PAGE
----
Consider using trench drains around the basketball court to collect the run off.  Depending on how it is sloped you might be able to put them along the side where the water runs off.
Do you have to get permits in California to do rainwater collection?  How much is the local government going to look over your shoulder?
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Offline clearcut

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Re: Rainwater Collection Systems
« Reply #5 on: July 02, 2020, 02:33:45 PM »
Excavation for "firesafe landscaping, including renovation of the existing irrigation system" is mostly complete except for a lot of hand digging. Too hot, too many thing breaking, and a real work - hard deadline on 6/30 have slowed the project. 

I'm still researching with the county. Offices have been locked down, and are likely to lock down again soon. My idea is non-traditional - so it will take some convincing. Your set up of prefab tanks on a concrete pad is easier for planning to wrap their heads around - and may be the final solution. 

While there is information on the county web site regarding potable water collections systems and fire protection requirements for new subdivisions, there is no real mention of the specifications for rainwater collection.  Local fire chief is happy with any system that his truck can get to safely. and connect to easily.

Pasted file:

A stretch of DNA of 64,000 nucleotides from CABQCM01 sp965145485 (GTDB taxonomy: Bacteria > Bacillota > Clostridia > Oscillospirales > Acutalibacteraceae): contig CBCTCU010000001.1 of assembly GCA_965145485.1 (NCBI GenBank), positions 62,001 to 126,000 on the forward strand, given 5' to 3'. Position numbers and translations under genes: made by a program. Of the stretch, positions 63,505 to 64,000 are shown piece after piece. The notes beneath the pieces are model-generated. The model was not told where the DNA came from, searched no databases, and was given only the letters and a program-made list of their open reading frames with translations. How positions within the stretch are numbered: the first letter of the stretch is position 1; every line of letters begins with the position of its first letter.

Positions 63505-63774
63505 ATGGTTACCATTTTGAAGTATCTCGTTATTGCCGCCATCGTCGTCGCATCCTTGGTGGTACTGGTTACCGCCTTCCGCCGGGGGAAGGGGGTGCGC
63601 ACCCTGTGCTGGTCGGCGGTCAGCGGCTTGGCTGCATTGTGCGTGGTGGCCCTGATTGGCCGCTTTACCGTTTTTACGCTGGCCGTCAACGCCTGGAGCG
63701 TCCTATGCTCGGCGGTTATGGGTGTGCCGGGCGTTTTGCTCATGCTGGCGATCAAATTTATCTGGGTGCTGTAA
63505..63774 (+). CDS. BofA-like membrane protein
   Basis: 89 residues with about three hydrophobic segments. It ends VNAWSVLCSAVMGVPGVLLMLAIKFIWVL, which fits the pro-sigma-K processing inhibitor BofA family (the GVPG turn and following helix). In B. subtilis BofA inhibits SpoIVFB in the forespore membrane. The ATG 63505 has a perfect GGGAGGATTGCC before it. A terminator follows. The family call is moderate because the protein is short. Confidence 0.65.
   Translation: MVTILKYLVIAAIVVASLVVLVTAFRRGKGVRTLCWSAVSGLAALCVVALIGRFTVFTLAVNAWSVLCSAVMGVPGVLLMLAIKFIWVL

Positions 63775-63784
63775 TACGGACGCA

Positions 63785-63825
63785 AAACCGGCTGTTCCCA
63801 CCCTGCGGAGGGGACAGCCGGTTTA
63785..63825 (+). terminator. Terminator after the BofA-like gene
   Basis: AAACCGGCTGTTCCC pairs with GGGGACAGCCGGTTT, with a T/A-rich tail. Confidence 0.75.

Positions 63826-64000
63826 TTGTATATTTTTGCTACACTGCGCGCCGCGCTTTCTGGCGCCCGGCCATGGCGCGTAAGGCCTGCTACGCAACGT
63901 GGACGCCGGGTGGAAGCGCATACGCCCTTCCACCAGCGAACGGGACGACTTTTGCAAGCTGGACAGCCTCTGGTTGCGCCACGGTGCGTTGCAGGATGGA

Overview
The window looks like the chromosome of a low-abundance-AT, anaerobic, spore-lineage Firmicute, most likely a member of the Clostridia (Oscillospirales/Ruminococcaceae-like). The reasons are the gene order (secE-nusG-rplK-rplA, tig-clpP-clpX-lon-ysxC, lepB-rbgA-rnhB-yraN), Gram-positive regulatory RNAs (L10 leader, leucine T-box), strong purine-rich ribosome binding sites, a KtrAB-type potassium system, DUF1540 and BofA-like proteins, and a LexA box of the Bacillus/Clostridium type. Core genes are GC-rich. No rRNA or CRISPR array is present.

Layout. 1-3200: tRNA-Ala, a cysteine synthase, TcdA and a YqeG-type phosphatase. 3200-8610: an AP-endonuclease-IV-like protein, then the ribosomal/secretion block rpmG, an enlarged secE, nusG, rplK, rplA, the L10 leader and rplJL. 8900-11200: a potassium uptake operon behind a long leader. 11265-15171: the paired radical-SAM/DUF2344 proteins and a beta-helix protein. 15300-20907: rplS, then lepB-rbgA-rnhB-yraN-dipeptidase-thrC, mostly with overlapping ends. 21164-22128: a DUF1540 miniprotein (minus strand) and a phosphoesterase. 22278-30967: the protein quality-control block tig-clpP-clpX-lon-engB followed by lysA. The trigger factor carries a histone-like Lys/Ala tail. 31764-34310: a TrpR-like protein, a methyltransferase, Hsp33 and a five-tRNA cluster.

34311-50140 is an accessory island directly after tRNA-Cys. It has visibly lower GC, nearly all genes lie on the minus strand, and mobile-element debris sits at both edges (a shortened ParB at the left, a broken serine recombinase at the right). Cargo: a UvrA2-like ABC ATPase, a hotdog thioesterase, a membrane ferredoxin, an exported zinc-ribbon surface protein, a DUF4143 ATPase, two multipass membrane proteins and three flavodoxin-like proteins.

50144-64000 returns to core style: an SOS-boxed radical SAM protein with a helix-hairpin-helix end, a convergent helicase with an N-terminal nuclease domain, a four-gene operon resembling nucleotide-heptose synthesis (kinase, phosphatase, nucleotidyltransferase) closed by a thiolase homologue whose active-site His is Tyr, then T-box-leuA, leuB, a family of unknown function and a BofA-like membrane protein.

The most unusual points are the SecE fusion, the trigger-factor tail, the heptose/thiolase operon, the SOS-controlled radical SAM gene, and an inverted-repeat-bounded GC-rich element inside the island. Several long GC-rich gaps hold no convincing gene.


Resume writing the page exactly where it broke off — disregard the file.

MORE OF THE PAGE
Rainwater harvesting is legal. Getting it filtered and tested to potable would be a much higher standard to reach. Our utility district water tastes and tests just fine.

My site is well suited for collection. Gutter flows can be easily directed to the soon-to-be cistern. Runoff from the other hard surfaces also flow in that direction. Gutters are screened, and by-pass filters are factored in. I understand quite well the power of the wind to deposit fuel on my roof.

Fire insurance is getting canceled again. Would rather spend the money on actual protection rather than reimbursement following loss.

Thanks for the encouragement. 

Offline JRHill

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Re: Rainwater Collection Systems
« Reply #6 on: July 04, 2020, 01:45:23 PM »
The folks who dug our well have a junk pile of failed components. A good part of the pile's contents are 80g fiberglass WellMate pressure tanks. They have to pay to get rid of them so were more than happy for me to take as many as I wanted. I took only the old style cause the piping is just thick wall 1 1/4" to make up the adapter to chain them together.

I pull out the bladder by laying the tank on its side and hold it down with the Kubota's loader, tie a pinching loop to as much of the bladder as I can get out by hand and then slowly pull it out with an ATV.  BTW, I cut a few inches off the bladder so the air and any water can escape while its coming out. Before unscrewing the Schrader valve on the top, be sure to remove the core. Before reassembling the bottom I extend/lengthen the tubing with a Tee so I can connect each tank in a staggered series with black tubing.

I've got around 1200 gallons of storage from the gutters of the shop roof for low pressure garden water and water trough filling. All in all it didn't cost any more than the PVC fittings, glue, clamps, etc. There's about 20+ foot of elevation between the tanks and garden, pens, and an outdoor summer shower (wink).